Making a FOIA request is not an adversarial process, but it may be necessary to discuss a particular request to ensure that the nature and scope of the request is fully understood. If we have questions about your request, please cooperate with staff efforts to clarify the type of records that you are seeking, or to attempt to reach a reasonable agreement about a response to a large request.
Requests for records from Longwood University and/or any questions may be directed to:
FOIA Officer, Longwood University
201 High Street
Farmville, VA 23909
Phone: (434) 395-2023
Longwood University must respond to your request within five working days of receiving it. “Day one” is considered the day after your request is received. The five-day period does not include weekends, holidays or days that Longwood University is closed.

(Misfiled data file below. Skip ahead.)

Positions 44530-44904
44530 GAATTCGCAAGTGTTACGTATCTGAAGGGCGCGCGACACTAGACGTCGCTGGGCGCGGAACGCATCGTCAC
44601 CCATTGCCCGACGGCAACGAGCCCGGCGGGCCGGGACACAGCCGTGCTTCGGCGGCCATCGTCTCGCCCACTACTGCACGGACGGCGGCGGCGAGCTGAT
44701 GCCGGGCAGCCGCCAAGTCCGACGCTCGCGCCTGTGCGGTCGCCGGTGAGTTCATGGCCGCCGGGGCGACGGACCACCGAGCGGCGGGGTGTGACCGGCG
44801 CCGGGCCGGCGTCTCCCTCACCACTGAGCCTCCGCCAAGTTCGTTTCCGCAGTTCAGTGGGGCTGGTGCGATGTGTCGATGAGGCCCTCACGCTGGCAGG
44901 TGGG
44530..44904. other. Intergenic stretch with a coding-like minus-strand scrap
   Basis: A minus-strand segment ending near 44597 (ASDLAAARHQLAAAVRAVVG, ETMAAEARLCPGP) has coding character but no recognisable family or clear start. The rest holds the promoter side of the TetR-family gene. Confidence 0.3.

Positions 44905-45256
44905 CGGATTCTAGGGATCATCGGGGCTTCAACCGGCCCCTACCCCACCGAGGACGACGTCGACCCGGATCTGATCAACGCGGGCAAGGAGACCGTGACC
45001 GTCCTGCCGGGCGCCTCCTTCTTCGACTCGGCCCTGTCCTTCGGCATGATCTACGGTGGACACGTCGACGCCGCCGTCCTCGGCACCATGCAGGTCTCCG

The reason for the request for public records is irrelevant and need not be identified before the university responds to your request. However, FOIA does allow Longwood University to ask you to provide your name and legal address and to seek clarification of any request.
FOIA requires that Longwood University make one of the following responses to your request within the five-day time period:
If a very large volume of records is requested, or, if other circumstances would render it difficult or impossible to provide the requested records within 12 working days without disrupting the university’s other organizational responsibilities, FOIA requires that we make a reasonable effort to reach an agreement concerning the production of the records. If an agreement cannot be reached, it may be necessary for Longwood University to seek permission for additional response time through the courts.